Roman Chamomile (Photo Three)

Now, you might remember a TV series called ‘The Chamomile Lawn’, based on a book by Mary Wesley (though as it was on television in (gulp) 1984 you’ll have to be in your prime to have seen it). It follows a family meeting up in Cornwall for a family reunion after the Second World War, and the lawn in question formed part of the garden of the aunt who owns the Cornish house. It was a roaring success, and I suspect that a lot of people were so intrigued that they decided that they’d attempt their own chamomile lawn. Alas, such lawns are not really meant for playing football on (pace Shakespeare, who in Henry IV Part I describes the attributes of chamomile as ‘the more it is trodden, the faster it grows’) and they certainly won’t work on heavy soil, or in dry or dingy conditions. You will need 80  – 100 plants per square metre. In a spot where there’s not too much footfall, I imagine that the smell of the lightly-crushed leaves would be delightful.

Incidentally, the variety of Roman chamomile that is recommended for creating a chamomile lawn, called ‘Treneague’, doesn’t flower, which rather defeats the purpose in my eyes. It’s nice to have the smell, but how about the flowers? The one in the photo below would be rather nice, though I do have my doubts about the good intentions of the cat.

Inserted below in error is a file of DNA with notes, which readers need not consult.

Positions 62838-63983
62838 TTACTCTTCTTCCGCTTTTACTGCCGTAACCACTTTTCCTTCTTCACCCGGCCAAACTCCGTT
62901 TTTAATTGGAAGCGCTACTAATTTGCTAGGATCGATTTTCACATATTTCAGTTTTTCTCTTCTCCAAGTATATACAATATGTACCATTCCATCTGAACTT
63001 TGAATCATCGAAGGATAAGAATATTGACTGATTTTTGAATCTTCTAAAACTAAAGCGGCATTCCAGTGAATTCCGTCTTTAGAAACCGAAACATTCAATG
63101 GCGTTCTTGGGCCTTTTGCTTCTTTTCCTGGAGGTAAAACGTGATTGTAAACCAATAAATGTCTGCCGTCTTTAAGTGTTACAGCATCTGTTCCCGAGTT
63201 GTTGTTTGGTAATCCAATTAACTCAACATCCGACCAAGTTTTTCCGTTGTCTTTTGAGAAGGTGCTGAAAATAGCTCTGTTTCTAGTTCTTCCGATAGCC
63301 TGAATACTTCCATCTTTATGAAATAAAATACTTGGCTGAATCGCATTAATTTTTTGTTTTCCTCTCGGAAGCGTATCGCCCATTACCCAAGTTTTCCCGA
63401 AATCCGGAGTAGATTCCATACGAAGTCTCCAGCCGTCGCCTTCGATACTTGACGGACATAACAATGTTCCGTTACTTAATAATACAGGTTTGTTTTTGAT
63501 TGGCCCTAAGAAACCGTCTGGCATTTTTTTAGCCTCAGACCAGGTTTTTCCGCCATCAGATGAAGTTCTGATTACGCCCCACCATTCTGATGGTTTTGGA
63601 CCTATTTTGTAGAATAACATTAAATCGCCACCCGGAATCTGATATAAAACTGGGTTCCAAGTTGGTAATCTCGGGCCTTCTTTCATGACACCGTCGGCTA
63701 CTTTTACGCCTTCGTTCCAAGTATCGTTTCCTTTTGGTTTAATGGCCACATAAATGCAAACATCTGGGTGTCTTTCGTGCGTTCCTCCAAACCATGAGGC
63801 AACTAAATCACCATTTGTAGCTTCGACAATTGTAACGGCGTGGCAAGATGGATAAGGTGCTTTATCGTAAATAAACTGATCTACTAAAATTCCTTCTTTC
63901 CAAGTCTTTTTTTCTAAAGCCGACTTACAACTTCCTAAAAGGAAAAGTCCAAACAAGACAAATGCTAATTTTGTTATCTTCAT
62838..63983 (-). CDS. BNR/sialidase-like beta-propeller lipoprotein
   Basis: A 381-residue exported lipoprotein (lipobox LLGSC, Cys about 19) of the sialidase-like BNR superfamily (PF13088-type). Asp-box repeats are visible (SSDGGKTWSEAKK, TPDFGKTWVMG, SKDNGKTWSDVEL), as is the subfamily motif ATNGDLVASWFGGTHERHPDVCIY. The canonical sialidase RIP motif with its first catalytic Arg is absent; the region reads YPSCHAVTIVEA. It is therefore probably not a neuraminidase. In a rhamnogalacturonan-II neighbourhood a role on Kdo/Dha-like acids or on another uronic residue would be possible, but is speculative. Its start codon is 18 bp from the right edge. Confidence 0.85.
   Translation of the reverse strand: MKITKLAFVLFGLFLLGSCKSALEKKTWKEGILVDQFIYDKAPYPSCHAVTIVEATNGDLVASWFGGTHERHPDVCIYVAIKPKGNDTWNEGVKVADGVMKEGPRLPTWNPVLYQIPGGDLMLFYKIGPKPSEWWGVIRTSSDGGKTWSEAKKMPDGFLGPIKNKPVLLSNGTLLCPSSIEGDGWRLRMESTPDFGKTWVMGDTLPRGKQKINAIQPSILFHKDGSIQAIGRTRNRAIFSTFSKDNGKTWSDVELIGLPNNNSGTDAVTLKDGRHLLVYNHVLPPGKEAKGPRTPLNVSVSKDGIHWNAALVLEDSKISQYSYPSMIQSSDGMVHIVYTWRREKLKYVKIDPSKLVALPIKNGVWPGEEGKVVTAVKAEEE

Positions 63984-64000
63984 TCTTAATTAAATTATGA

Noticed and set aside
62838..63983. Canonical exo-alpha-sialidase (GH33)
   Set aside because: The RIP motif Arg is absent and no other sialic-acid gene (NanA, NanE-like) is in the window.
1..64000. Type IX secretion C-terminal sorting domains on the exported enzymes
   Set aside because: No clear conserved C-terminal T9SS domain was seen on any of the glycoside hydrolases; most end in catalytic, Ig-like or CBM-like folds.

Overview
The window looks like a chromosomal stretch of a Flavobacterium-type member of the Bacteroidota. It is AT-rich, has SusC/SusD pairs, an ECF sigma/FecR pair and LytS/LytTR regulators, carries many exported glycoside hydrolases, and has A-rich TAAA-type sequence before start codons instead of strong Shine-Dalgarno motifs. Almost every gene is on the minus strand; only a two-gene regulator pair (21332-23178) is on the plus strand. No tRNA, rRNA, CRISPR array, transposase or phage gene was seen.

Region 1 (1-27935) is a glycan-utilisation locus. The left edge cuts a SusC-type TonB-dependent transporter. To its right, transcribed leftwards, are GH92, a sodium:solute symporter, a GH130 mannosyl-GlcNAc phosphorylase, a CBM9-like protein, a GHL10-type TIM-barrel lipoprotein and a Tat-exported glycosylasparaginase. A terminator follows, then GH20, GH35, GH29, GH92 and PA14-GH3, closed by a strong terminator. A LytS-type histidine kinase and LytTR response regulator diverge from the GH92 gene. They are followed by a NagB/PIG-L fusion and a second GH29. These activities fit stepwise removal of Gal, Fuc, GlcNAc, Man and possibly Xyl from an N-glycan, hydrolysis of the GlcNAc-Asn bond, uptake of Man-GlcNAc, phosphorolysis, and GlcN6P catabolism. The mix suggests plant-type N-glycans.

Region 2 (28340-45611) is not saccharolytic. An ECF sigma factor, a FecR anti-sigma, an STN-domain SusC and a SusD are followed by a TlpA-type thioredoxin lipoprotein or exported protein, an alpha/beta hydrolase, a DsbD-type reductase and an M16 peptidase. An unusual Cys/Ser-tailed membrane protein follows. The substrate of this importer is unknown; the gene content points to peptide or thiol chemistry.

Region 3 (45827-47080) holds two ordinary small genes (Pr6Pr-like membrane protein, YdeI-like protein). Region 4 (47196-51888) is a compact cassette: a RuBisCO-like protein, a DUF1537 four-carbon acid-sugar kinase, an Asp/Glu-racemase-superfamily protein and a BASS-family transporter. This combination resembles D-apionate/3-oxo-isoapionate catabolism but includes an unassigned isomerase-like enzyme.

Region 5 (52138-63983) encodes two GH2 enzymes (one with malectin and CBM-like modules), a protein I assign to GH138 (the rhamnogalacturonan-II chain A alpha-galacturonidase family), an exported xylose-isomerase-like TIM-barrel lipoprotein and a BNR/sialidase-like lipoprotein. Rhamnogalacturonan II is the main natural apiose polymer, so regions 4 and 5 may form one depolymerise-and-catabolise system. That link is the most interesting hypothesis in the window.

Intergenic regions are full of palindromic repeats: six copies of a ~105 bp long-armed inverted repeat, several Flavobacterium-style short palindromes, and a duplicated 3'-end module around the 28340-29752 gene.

A Chamomile lawn as shown on the Morehaven’s Camomile Lawn webpage (https://www.camomilelawns.co.uk/)

And finally, a poem. I love the way that Katherine Mansfield manages to make this both cosy and menacing at the same time, quite a trick to pull off. See what you think. 

Camomile Tea by Katherine Mansfield

Outside the sky is light with stars;
There’s a hollow roaring from the sea.
And, alas! for the little almond flowers,
The wind is shaking the almond tree.

How little I thought, a year ago,
In the horrible cottage upon the Lee
That he and I should be sitting so
And sipping a cup of camomile tea.

Light as feathers the witches fly,
The horn of the moon is plain to see;
By a firefly under a jonquil flower
A goblin toasts a bumble-bee.

We might be fifty, we might be five,
So snug, so compact, so wise are we!
Under the kitchen-table leg
My knee is pressing against his knee.

Our shutters are shut, the fire is low,
The tap is dripping peacefully;
The saucepan shadows on the wall
Are black and round and plain to see.

Photo Credits

Photo One By ianakoz – Own work, CC BY-SA 4.0, https://commons.wikimedia.org/w/index.php?curid=38538888

Photo Two by By H. Zell – Own work, CC BY-SA 3.0, https://commons.wikimedia.org/w/index.php?curid=9482794

Photo Three by By H. Zell – Own work, CC BY-SA 3.0, https://commons.wikimedia.org/w/index.php?curid=9482809

2 thoughts on “Wednesday Weed – Chamomile

  1. Anne

    I went through a stage of drinking camomile tea, especially at night. Your post reminds me to try doing so again, especially now during the heat of summer. The poem you have selected is beautiful!

    Reply
  2. Ann Bronkhorst

    Yes, the poem is is clever with its inside/outside images, and a bit spooky. If she’d put the second from last stanza at the end, all would seem well!

    Reply